Mitch Joel WARNING... LONG RANT! It takes a lot for me to both get angry and publish about it. Canada’s…
WEDNESDAY NIGHT #1379
Written by Diana Thebaud Nicholson // August 6, 2008 // Beryl Wajsman, China, Cleo Paskal, David Kilgour, David Mitchell, David/Terry Jones, Government & Governance, Herb Bercovitz, Reports, Rights & Social justice, Robert Galbraith, Wednesday Nights // 2 Comments
On the eve of the opening of the Beijing Olympics, we have some very special guests, along with the much-anticipated return of Cleo Paskal from her wanderings (who else do we know who covers the UK, Athens, Faroe Islands and India in what seems like a minute?). Cleo will no doubt have insight regarding the role of India in the collapse of the latest Doha Round talks.
The special guests include one of Diana’s favourite electronic Pen Pals, An Xin, an expat ‘on leave’ from Beijing during the games. She describes herself as a humble MA and a systems fan, especially in relation to education, training, content management and human performance improvement methods, and was introduced to us by our OWN David Mitchell. She has been the source of some fascinating and well-written observations on her life in China, frequently debunking news reports and analysis.
Dr. Gary Boyd teaches in the Educational Technology program at Concordia and his interests are chiefly sustainability (social and ecological) and educational cybernetics or systems theory. He was in Tien’amen at the time of the ‘incident’, and is a long-time friend of David Mitchell.
Dr. Allenna Leonard was the partner of Stafford Beer, the father of management cybernetics and such processes as the Viable Systems Model (he was an architect of Allende’s Chile) and Syntegrations, both organizational diagnostic and planning tools. She continues his work to some extent and has her own consulting practice for social processes (her PhD was in Administration), and specializes in NGOs.
Obviously, China will be one of our major topics, and not only with respect to the Olympics. Whether it is the world economy, the WTO, or environmental considerations, China plays an increasingly important role.
We commend to you A columnist’s parting thoughts on China whose concluding thought – “China’s model has a lot to offer the world, but one senses that it has taken China itself about as far as it can. This government has stopped making the massive, brutal blunders it committed in the 20th century, which killed or stunted the lives of huge numbers of its citizens. What it needs most now is to get out of the way of ideas and enterprise, and to learn, bit by bit, the virtues of trust.” – might well apply to many other countries – including perhaps our own.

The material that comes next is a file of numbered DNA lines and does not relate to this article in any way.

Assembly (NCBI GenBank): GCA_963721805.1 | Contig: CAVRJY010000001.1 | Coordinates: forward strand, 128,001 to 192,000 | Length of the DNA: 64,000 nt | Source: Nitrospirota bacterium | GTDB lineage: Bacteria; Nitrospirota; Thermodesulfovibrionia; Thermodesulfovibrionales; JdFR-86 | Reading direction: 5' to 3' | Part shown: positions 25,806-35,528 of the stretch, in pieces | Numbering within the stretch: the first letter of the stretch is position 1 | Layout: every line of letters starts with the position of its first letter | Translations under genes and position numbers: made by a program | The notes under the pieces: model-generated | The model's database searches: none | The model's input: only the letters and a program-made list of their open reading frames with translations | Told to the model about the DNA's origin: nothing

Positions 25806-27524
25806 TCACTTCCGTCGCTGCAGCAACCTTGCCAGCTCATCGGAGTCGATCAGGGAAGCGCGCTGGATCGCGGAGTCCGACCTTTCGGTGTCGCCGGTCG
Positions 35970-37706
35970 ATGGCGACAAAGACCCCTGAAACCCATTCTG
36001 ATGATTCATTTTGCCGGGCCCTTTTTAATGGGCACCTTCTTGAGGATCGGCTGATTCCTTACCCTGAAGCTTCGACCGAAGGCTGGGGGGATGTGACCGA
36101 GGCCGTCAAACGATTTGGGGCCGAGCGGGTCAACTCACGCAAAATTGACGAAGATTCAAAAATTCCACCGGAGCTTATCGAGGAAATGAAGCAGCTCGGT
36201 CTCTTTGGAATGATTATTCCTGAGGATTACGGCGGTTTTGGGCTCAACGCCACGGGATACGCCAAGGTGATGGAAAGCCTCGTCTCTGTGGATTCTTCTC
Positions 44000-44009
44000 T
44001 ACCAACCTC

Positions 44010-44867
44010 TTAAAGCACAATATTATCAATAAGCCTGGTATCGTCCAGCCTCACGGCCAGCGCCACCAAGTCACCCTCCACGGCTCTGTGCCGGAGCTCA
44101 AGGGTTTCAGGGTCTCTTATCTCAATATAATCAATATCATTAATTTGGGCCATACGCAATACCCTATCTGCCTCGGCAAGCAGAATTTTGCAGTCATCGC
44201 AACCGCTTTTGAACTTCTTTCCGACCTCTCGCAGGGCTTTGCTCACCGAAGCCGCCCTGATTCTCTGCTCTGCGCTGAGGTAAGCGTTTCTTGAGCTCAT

More pieces well worth pondering:The Weng’an model: China’s fix-it governance – The Beijing government’s response to an eruption of local fury in Guizhou province signals a vital change in its operating mode, says Li Datong – and Despite Flaws, Rights in China Have Expanded, a second piece by Howard French; also China’s repression of civil society will haunt it by Minxin Pei
Five new faces in the room this evening: Diana’s electronic Pen Pal, best known by her ‘pen name’ AnXin, and her two friends, all linked to Wednesday Night through David Mitchell and the Concordia Educational Technology Program where Penny took her Master’s. Cleo, a welcome returnee after a long absence, introduced her “American cousin”, Diana Plachowski and Corey Anhorn. Diana is a McGill student in Sociology and Hispanic Studies. She spent 3 years supervising a shelter for abused and neglected children in Austin, Texas, and running the child care program for Austin Area Inter-religious Ministries, a refugee ESL school also in Austin. Corey Anhorn, is a founding member and presentations coordinator for “In Their Shoes Canada”, an NGO working on informing and empowering youth on developmental issues in Montreal. He is also an Infantry Officer in the Canadian Forces Reserves and is currently an Honours Anthropology major at Concordia University.